A Very Special Relationship
Thai Junta Falls for China’s Beguiling Charms

We’ve written before that relations may be warming between China and Thailand, but we didn’t mean it as literally as Thailand’s foreign minister seems to. The South China Morning Post reports on remarks by Thai General Tanasak Patimapragorn about Chinese FM Wang Yi:

“If I were a woman I will fall in love with his excellency,” he told reporters in English, much to the surprise of China’s top foreign envoy who appeared somewhat unsure how to respond.

The foreign ministers are currently attending a regional security meeting in Malaysia hosted by the 10-nation Association of Southeast Asian Nations (ASEAN).

General Tanasak, a close confidant of coup leader and now Prime Minister Prayut Chan-o-Cha, made his remarks in response to a reporter’s question on Thailand’s diplomatic relations with China.

“At this moment we believe this is the best time for our relationship. Especially for my personal contact with minister Wang Yi who is a very nice and polite person,” he said.

It was then that he made his surprise declaration of love.

As the Thai foreign minister added in the press conference, for clarification: “Let’s say we are so close, we are more than friends, just say we are cousins with a long history together.”

Fun aside, China has been cultivating its relationship with Thailand’s junta, even as the United States has been pouring vinegar on its relationship with its all-too-public denunciations of a vital regional ally. And as we are seeing now, these kinds of things matter. Earlier in the week, several of ASEAN’s members, including the organization’s Secretary General, were pushing hard for the group to take a harder line on China’s behavior in the South China Sea. But they are running up against a wall of opposition from China’s allies in drafting a joint communique:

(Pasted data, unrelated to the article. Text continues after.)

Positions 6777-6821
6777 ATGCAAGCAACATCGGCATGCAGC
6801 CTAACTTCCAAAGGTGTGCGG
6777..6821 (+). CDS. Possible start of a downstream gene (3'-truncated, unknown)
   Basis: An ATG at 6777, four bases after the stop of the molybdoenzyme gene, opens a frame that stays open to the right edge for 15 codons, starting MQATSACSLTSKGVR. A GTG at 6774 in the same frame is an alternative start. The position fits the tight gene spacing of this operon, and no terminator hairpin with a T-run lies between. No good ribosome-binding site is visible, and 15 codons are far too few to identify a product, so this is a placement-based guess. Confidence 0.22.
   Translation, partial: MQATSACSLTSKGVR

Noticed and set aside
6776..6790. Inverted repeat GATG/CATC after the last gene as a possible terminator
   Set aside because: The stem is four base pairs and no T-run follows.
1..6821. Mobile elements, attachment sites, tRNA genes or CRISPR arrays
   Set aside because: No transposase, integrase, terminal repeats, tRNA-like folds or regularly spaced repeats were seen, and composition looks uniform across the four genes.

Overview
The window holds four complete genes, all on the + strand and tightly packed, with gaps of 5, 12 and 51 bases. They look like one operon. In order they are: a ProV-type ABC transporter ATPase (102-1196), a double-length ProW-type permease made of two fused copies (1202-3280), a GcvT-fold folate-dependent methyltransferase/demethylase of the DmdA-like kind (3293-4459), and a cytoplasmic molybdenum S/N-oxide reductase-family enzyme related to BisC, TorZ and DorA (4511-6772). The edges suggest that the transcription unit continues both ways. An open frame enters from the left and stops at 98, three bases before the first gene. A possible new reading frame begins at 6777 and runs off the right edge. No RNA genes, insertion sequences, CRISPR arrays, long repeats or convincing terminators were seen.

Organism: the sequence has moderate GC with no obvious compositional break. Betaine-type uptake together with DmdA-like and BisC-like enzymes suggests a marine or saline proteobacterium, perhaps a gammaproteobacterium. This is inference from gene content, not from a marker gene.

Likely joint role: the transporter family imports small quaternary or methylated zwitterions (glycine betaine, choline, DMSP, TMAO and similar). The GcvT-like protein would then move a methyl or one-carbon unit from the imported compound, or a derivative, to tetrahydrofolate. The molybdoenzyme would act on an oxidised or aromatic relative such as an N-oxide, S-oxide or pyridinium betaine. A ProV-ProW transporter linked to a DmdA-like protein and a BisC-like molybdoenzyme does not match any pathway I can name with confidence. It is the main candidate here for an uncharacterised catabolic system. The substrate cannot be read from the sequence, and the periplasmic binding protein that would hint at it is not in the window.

“China’s friends are taking a hard stance,” said one diplomat familiar with the drafting.

The diplomat did not specify which countries were taking a hard line, but Cambodia, Laos and Myanmar traditionally ally with China within ASEAN.

The tug-of-war raises the specter of a 2012 ASEAN meeting hosted by Cambodia, when the bloc was unable for the first time in its four-decade history to issue a joint statement.

Cambodia was accused of precipitating the debacle by refusing to allow criticism of China over its maritime territorial assertions.

“China has already figured out how ASEAN works on the South China Sea, it knows how to divide us. Look at what happened in Cambodia,” one diplomat at the talks said.

Thailand is not mentioned by name in the reports, but with love so much in the air at this recent press conference, we wouldn’t be surprised if it were part of China’s sabotage party.

Features Icon
show comments
© The American Interest LLC 2005-2017 About Us Masthead Submissions Advertise Customer Service